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China and the West: Encounters


  • Credit value: 30 credits at Level 7
  • Convenor: Professor Julia Lovell
  • Assessment: coursework of 1000 words (20%) and a 4000-word essay (80%)

Module description

Since China’s traumatic nineteenth-century collision with Western imperialism, the relationship between China and the West has become one of the dominant preoccupations of China's rulers and intellectuals. The questions they have most often posed include:

  • To what extent should China open to the West?
  • How and what can China learn from the West?
  • Will learning from the West lose the Chinese national essence in foreign ways
  • Is China behind the West, ahead of it, or on another path entirely
  • How can China gain the international recognition and status that it deserves, as a country with thousands of years of history and a language spoken by one-fifth of the world’s population?

China, over the past 400 years, has been a source of almost equal fascination for the West. Since Western Europe began engaging in concerted outreach towards China - with the sixteenth-century launch of missionary overtures - the celestial empire has been viewed by churchmen, merchants and philosopher-intellectuals as a potent dreamland of near-paradisiacal opportunity for Christian conversion, for economic profit, and for lessons in government.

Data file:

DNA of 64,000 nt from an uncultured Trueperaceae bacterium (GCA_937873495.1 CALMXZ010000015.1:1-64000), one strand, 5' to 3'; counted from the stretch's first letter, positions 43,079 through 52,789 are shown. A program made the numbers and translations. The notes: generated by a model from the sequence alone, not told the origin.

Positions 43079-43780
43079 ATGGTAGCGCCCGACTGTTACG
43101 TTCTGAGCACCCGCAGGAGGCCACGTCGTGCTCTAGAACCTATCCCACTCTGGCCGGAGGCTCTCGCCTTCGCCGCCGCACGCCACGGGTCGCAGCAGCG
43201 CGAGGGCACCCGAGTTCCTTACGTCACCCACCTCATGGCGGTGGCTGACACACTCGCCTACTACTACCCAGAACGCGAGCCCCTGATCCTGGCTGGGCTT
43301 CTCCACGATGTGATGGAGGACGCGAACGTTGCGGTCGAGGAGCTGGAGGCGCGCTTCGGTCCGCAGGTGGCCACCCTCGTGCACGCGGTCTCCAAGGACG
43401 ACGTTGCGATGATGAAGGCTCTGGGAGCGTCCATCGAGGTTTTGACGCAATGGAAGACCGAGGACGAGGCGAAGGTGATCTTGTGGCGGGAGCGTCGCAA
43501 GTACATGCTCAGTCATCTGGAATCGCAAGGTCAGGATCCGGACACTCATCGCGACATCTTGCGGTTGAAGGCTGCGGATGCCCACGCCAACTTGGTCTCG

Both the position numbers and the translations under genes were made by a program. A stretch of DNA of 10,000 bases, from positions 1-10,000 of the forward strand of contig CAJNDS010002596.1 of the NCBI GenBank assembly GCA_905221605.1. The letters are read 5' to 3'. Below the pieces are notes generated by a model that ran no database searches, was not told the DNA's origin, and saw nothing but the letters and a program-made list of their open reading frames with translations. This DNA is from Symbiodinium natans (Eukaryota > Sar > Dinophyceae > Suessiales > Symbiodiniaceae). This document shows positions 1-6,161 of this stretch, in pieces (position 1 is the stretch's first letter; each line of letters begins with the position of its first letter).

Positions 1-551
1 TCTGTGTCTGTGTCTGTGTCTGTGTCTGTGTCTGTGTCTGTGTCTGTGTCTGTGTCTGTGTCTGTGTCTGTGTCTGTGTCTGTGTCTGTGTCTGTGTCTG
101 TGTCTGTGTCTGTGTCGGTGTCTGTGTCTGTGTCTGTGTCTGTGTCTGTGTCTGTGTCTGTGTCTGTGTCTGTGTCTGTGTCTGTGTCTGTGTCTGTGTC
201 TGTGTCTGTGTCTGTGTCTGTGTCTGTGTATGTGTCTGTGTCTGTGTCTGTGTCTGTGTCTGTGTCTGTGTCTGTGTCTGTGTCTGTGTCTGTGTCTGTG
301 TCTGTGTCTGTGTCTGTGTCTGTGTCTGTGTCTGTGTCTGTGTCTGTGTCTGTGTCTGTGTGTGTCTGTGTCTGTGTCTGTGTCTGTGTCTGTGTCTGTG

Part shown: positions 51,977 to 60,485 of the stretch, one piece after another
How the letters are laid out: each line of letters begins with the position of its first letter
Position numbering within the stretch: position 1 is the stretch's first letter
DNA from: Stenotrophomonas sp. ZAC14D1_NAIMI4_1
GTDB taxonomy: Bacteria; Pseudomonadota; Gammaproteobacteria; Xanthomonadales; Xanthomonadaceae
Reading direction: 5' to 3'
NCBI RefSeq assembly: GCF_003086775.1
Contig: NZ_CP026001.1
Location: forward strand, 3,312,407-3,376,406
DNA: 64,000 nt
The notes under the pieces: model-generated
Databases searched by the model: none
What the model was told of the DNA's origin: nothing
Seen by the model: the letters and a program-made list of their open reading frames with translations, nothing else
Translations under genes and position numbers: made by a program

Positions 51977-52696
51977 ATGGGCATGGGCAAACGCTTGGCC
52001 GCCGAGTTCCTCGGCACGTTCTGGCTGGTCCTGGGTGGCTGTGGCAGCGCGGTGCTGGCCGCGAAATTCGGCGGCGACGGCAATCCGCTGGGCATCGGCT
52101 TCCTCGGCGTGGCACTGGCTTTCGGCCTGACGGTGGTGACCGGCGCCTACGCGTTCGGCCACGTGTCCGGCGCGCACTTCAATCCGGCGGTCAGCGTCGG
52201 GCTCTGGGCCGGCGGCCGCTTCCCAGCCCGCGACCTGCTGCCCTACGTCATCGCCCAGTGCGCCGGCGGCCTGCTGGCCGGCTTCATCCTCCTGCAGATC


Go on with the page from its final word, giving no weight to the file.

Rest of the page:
In this module we will consider political, cultural, economic, social, religious and ideological encounters between China and the West of the past four centuries, setting this ambivalent, and often troubled, relationship within a broader historical context, and examining the interplay between imperial Chinese worldviews and the dramatic changes that external forces and aggression made to the Chinese self-image from the nineteenth century onwards.

We will progress chronologically through the period under study, but each week’s encounter will have a thematic focus (such as travellers, trade, war, religions, ideologies and cities). Using a wide variety of sources - works of political, social and cultural history, fiction, travelogues, memoirs and images - we will examine the variety of conflicts, compromises and misapprehensions that have arisen, drawing out the complexities of individual responses on both sides, and the light that they shed on the political and intellectual realities of their time.

You will be encouraged to discuss more general theoretical perspectives on the historical relationship between the 'West' and the 'East', through reading texts such as Edward Said’s Orientalism, and the scholarly controversies they have provoked. Informing you about the key political, intellectual and cultural debates of nineteenth- and twentieth-century China, this module will be of interest to students of modern China, intellectual and cultural history, imperialism, the Cold War and globalisation.